MKTX | The Indelibility of the Zygote
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The Indelibility of the Zygote

At the moment of conception of a person or a company, a vision becomes a reality. For the person, the chromosomes split and recombine and that’s it, forever. The zygote has been formed. A totally unique arrangement of DNA now exists that no one who lives or has ever lived possesses (with the exception of identical twins and the possibility of human cloning). Similarly for a company, the combined convictions and commitments of the founders to do things a certain way, the right way in their opinion, forms their founding culture, which can be just as fixed for the long haul.

This initial combination forms the core of one’s being or brand: the intelligence and other talents, the proclivities, the seeds of structural physique. These are internally possessed. Certainly the external forces influence outcomes. The domestic or, for companies, the economic environment with its opportunities, resources, challenges and calls may lead similar companies down different roads, just as it does siblings. But the core remains.

You can learn the truth of this at a reunion. I fully expected a classmate of mine who wrote the greatest sports columns to be doing the same as an adult, writing about sports or something equally exciting. He is now an orthopedic surgeon, but he approaches knee replacement surgery the same way he writes, first with a thorough situation analysis, the build-up prior to a coin toss, and following up with a bit of magic in the clutch. The approach comes from the core of his being, for whatever he does.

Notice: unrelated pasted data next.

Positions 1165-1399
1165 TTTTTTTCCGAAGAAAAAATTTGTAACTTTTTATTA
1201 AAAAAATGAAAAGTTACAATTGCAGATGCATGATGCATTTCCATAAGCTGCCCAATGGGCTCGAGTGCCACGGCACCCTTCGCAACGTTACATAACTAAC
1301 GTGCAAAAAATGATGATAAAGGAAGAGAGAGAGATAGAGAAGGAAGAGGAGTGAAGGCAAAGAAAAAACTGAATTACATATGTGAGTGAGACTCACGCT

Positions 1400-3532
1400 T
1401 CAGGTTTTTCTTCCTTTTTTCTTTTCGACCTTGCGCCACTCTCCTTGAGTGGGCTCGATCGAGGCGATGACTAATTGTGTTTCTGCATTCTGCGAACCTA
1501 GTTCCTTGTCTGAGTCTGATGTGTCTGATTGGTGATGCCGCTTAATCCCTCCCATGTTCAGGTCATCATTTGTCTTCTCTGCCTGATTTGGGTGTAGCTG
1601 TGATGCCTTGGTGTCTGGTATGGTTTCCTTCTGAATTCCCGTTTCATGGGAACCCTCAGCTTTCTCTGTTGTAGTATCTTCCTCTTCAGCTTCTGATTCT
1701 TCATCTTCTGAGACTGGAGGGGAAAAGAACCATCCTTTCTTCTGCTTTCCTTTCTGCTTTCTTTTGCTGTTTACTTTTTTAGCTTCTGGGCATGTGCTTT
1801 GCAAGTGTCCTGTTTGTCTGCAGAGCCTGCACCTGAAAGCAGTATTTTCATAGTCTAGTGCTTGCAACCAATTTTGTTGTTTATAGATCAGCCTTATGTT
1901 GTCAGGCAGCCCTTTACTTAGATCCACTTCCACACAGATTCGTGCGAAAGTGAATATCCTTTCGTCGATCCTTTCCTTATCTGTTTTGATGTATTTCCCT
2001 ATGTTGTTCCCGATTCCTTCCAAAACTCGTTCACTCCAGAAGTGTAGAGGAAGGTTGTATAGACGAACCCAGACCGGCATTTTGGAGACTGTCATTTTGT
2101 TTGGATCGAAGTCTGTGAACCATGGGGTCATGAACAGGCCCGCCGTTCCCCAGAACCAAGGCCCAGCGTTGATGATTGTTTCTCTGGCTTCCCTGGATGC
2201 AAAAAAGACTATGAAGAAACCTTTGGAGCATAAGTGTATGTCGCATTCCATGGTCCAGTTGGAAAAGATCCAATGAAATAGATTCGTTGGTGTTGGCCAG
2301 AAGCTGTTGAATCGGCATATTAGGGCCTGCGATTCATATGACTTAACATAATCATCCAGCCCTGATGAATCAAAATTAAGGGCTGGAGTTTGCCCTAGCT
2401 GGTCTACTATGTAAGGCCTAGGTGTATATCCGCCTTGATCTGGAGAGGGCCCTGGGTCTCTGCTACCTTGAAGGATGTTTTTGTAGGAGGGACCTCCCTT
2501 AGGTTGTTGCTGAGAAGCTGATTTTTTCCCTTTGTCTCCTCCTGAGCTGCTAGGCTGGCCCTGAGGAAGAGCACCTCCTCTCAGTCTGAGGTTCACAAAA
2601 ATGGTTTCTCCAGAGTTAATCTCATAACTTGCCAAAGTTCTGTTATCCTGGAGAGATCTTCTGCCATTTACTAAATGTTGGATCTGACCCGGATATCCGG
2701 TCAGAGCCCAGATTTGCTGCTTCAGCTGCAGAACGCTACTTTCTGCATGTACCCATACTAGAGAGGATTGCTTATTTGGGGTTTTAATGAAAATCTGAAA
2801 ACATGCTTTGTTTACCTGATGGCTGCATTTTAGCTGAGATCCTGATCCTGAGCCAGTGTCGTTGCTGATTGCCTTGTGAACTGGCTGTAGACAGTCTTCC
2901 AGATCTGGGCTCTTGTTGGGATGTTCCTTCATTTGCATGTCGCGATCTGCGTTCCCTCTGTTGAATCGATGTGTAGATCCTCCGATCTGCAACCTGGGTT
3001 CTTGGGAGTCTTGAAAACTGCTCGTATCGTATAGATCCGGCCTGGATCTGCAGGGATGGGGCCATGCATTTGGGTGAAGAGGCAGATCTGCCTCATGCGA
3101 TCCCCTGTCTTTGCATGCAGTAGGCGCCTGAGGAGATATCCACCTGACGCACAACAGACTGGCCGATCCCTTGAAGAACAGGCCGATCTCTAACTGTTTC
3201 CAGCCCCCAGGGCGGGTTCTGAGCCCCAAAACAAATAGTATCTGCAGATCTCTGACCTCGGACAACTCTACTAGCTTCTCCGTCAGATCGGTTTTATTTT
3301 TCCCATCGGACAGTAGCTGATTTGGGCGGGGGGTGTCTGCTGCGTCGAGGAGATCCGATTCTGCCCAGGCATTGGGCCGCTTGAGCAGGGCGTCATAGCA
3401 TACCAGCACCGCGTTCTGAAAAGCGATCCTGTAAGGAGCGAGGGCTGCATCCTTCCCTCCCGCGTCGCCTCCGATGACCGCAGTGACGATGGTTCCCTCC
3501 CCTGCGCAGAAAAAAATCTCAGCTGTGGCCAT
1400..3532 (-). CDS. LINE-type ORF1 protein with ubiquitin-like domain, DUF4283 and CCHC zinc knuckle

Company culture doesn’t change readily because it is forged from strong beliefs in the right way to do things. Those principles become assumptions no one questions, until something doesn’t work. Then change must come. To survive and prosper, companies, like people, must adapt. Companies may change in many superficial ways, but when core values adapt, a change in branding is needed to signal the change. Too often the branding lags behind and the customer base becomes confused or, worse, disappointed.

At MKTX, when we update a brand, we employ something we’ve dubbed Authentic Corporate Expression™ (ACE). This means the brand we develop will reflect the current core values. We dig for that essence, the uniqueness of a company, to express the brand authentically. It won’t be what Apple or Nike looks like, though some clients make that suggestion. It most likely won’t be what the market expects. Your brand will reflect your core values, your culture, your unique style. It may be exposed to audiences who won’t be interested. But it will attract the audience who will love you and make you a success.

There’s a 60-second Pioneer Electronics TV commercial from 1977 that demonstrates the indelibility of the zygote. It expresses how the core persists over time and remains distinct, as well as the ultimate value of being authentic. It’s called “Drummer.”

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Joe Santana
joes@mktx.com

Joe is a playful conceptualizer whose insights and creative leadership have assisted dozens of Northwest high technology and industrial enterprises. He toured the country with theater companies in principal roles as a child actor, received a classic prep school education, and after a dual major in science and English at USF, operated a California cattle ranch for two years before returning to complete his education at UP and settling in Portland. Joe's experience includes four years at Tektronix as their first creative director and corporate advertising manager. He went on to hold creative director positions at ad agencies Santana & English, Ltd., The Technology Group/Advertising, EvansGroup, and B/E/S/T Advertising, where his creative campaigns helped sustain three years of 30% growth for Tek's $600 million color printer division prior to its purchase by Xerox. He joined MKTX in 1999. Every Friday he suits up with a bow-tie and drives his 1940 Packard convertible.